Business

UK economic growth confirmed at 0.5% by official data

Mini production line in Oxford
Image caption An increase in firms' inventories was the main reason for the 0.5% growth in the third quarter

UK economic growth between July and September was left unchanged in the latest figures from the Office for National Statistics.

Growth in gross domestic product was confirmed at 0.5%, compared with a 0.1% expansion in the second quarter.

The second quarter was especially weak because activity was interrupted by the extra holiday for the royal wedding.

Growth in the third quarter was largely driven by an increase in firms' inventories.

A Treasury spokesman said the UK economy was "not immune to the turbulence in the eurozone and its impact on British businesses".

The Bank of England has forecast that the economy will stagnate in the next three months of this year, and is likely to grow at between 0.7-0.8% next year.

The ONS said inventory growth - stock building - added 0.7% to GDP in the third quarter.

Government spending also rose, by 0.9%, but that is likely to fall as the government's spending cuts feed through.

Household consumption was flat, but this ended five quarters of declines, with consumers spending more on housing, transport and recreation and culture.

On the other hand, production growth was revised down from 0.5% to 0.4% and services output was cut from 0.7% to 0.6%.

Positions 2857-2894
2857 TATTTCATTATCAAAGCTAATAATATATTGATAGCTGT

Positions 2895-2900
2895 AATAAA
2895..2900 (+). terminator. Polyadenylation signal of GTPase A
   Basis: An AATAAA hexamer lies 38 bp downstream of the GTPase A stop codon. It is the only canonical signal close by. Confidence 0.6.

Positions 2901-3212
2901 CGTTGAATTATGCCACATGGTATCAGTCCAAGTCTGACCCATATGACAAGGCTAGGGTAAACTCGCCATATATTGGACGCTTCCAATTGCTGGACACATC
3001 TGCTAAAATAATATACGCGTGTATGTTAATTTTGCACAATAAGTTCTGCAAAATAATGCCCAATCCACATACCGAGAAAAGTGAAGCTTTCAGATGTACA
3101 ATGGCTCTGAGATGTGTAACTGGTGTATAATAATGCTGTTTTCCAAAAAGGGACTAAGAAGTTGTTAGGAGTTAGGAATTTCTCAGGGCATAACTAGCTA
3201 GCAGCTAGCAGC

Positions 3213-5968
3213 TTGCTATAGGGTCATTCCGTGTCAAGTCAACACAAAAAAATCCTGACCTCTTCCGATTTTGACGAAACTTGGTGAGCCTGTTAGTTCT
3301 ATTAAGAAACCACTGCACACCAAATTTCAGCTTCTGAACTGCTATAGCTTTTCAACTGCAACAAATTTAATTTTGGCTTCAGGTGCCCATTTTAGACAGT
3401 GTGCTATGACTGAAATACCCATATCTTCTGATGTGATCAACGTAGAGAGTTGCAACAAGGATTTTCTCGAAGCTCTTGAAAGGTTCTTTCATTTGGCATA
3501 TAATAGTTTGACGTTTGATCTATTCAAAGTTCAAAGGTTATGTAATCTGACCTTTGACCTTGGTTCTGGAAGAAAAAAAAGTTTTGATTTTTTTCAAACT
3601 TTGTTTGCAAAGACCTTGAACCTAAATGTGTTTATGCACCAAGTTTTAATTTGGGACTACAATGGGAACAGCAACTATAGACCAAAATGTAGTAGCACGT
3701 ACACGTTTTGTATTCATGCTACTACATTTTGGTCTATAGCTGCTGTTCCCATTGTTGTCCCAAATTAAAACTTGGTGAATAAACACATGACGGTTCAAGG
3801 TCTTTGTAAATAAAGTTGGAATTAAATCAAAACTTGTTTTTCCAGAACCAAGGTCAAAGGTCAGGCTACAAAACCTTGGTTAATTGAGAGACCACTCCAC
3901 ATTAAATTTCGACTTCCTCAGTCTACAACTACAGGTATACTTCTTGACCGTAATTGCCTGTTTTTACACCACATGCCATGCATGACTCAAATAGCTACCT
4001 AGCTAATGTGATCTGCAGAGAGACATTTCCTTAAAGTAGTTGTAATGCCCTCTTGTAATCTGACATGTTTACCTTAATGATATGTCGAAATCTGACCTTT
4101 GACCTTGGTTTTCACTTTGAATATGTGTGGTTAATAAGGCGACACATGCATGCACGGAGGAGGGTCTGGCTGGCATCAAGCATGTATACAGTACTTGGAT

'Stagnate'

Brian Hilliard, of Societe Generale, said the figures contained some good news: "The thing that stands out is that consumption has stopped falling after two very large declines in Q1 and Q2. It was actually flat in Q3.

"It's impressive given that inflation was rising during that period very strongly."

Vicky Redwood, chief UK economist at Capital Economics, said that without the rise in firms' inventories, the economy would have shrunk in the quarter.

She said: "Looking ahead, the activity surveys suggest that the economy has already relapsed, with GDP on course to stagnate or even contract a bit in the fourth quarter.

"We still expect the economy at best to stagnate next year."

Other figures showed the net trade deficit, the difference between the country's imports and exports, grew to £5.5bn from £4.1bn the previous quarter.

The latest survey from the business organisation, the CBI, backed up the picture of falling output and exports.

Its monthly Industrial Trends survey showed the majority of firms polled found orders had weakened in November, with export orders particularly hit.

Of the 446 manufacturers who responded, 11% reported export order books above normal, while 42% said they were below.

The resulting survey balance (-31%) is the lowest since January 2010.

As a result, says the CBI, firms expect a fall in production over the coming quarter.

Ian McCafferty, the CBI's chief economic adviser, said: "Developments in the eurozone, and their impact on prospects for our major trading partners, are clearly hitting the UK manufacturing sector.

"It is very possible that factories will see production slowing further in the near term."

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